Hearing and Listening to Children
By Phillip Garside
My oldest daughter came to me when she was in the first grade and boldly stated, “I want to marry Clara.”
It is hard to listen to children. We often hear what we want to hear. In this case, I could easily hear an invitation to explain complex facets of the culture wars. But to listen to children is to unpack what they intend beyond what they say.
A fruitful tactic for listening is to ask questions, for example, “What does it mean to be married?”
“Well, it means you live together and play together and love each other,” she said. “Okay, so you want to do those things with Clara for the rest of your life?”
“Yes,” she said.
My response may shock the reader of a Catholic parenting blog, but hear me out. I said, “Okay, you can marry Clara.”
My 6-year-old daughter was not talking about same-sex sexual relationships, nor was she even talking about marriage. She was talking about same-sex loving relationships and commitment, both of which are not only “allowed” in Christianity, they are required.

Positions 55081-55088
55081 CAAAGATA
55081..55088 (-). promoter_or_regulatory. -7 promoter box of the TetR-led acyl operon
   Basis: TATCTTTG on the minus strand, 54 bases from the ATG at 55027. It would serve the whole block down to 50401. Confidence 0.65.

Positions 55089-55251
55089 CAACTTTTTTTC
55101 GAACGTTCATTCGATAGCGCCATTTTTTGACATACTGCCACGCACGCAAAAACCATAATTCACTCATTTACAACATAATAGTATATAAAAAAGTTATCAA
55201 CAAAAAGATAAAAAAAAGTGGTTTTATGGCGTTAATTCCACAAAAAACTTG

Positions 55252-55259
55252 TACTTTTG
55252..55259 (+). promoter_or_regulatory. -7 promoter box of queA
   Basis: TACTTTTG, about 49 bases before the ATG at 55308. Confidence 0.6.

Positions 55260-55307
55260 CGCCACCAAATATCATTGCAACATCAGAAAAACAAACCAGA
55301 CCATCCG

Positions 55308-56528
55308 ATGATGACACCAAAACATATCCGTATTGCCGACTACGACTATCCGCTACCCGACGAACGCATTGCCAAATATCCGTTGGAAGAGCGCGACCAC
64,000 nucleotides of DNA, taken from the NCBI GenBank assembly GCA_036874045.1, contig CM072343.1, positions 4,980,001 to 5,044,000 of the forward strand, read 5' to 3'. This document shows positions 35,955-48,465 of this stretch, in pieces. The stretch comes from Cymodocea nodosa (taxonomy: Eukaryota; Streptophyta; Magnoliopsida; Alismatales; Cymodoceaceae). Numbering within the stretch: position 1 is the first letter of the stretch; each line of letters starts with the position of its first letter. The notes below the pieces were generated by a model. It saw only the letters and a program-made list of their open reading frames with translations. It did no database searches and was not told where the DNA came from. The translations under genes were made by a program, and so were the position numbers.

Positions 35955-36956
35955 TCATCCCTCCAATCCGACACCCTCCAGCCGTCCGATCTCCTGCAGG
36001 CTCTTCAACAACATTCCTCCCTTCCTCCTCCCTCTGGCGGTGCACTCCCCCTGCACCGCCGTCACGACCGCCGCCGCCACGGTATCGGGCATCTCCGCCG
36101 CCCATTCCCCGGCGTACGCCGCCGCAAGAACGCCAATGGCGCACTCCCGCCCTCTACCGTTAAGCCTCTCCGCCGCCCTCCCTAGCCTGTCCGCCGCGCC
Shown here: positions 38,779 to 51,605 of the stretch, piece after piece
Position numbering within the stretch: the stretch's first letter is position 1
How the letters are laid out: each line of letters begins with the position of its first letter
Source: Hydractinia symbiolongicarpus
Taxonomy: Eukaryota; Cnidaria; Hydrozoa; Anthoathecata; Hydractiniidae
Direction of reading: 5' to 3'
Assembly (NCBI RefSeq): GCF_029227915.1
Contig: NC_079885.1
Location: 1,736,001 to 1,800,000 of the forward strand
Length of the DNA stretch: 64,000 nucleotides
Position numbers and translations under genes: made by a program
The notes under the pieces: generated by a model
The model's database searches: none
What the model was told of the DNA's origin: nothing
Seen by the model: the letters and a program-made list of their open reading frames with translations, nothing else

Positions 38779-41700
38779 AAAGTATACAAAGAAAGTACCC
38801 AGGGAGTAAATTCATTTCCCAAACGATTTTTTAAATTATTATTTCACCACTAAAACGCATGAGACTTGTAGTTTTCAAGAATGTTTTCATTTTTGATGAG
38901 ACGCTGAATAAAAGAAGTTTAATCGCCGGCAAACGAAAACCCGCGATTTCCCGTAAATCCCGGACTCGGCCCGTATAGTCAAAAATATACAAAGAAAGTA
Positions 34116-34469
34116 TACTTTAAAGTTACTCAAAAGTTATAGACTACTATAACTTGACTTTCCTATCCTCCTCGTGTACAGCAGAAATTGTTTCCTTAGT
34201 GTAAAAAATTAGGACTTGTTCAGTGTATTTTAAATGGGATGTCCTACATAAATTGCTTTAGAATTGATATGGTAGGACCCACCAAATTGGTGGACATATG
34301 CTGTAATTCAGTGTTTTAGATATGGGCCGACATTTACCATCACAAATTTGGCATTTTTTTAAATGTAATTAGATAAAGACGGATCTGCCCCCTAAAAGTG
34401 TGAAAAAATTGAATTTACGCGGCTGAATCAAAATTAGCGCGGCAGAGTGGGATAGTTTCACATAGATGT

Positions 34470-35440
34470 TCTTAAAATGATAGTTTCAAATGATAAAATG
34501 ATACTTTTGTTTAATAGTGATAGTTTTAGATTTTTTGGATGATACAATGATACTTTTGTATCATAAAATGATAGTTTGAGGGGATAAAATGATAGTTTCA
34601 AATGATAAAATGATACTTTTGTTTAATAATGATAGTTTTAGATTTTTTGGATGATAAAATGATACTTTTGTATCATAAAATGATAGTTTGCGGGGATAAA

We are called to love all people deeply and intensely, and there are almost infinite ways to express this appropriately.
“You and Clara should go talk to Sister John and ask her how she lives with her sisters,” I told my daughter. “If you join her group, you can get everything you want.”
By listening to my child instead of just hearing her, I put two things in a positive light: consecrated life and the absolute nature of Christian love, even between people of the same sex.